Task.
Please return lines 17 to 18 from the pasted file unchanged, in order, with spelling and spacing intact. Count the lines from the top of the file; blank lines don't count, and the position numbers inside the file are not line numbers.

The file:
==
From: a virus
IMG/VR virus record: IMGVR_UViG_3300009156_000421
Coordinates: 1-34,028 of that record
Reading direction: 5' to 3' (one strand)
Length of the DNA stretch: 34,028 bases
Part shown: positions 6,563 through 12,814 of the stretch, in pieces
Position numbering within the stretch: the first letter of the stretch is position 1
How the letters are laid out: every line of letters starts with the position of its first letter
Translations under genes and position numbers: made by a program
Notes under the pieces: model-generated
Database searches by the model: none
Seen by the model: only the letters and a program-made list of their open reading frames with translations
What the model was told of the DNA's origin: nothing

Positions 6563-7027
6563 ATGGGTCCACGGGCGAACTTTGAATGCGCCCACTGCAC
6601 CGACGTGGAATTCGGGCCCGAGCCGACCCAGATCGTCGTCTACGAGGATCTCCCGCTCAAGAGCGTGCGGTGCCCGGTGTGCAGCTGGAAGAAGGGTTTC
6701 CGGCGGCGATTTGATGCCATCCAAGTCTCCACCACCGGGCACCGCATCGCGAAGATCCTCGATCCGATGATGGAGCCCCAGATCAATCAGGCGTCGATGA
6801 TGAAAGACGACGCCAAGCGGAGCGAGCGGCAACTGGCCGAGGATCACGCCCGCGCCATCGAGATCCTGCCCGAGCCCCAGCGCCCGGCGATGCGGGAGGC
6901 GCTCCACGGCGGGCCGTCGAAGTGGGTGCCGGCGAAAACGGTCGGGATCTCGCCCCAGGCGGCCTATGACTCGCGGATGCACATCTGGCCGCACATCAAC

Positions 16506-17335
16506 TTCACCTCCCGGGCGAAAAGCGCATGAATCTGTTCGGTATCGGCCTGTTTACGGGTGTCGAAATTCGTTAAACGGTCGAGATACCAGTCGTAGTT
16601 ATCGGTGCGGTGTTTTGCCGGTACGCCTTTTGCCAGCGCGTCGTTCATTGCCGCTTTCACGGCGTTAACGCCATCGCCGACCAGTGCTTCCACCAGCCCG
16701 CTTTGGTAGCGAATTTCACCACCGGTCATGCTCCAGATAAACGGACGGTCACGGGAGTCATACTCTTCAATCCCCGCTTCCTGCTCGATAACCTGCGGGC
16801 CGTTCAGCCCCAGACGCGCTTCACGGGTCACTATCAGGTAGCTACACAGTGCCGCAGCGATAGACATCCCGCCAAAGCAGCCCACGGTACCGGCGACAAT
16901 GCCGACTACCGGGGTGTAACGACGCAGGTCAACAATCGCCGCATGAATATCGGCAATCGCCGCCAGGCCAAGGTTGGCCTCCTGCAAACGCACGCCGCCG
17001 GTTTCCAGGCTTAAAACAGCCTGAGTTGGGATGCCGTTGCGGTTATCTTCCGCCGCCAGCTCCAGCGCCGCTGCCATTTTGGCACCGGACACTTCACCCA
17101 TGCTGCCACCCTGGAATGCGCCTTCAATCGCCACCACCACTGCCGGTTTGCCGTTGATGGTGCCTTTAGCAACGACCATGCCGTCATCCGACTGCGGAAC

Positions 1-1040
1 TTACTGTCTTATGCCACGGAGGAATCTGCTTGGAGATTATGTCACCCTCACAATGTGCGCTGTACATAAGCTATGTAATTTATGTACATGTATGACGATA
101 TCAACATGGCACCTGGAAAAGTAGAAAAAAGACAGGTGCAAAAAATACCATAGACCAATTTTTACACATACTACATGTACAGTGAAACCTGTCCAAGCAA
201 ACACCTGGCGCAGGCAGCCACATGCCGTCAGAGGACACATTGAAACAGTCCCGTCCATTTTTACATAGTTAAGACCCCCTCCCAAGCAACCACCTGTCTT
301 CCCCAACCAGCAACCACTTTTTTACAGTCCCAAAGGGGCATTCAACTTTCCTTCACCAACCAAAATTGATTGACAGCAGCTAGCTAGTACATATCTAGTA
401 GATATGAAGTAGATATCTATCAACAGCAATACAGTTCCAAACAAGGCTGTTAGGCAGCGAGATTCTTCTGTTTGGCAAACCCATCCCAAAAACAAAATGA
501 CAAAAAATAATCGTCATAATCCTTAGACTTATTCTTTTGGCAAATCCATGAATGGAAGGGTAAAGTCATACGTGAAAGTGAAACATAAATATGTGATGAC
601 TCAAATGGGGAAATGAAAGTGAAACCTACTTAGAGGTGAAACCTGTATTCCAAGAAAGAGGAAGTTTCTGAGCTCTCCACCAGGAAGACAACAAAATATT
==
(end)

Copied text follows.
6701 CGGCGGCGATTTGATGCCATCCAAGTCTCCACCACCGGGCACCGCATCGCGAAGATCCTCGATCCGATGATGGAGCCCCAGATCAATCAGGCGTCGATGA
6801 TGAAAGACGACGCCAAGCGGAGCGAGCGGCAACTGGCCGAGGATCACGCCCGCGCCATCGAGATCCTGCCCGAGCCCCAGCGCCCGGCGATGCGGGAGGC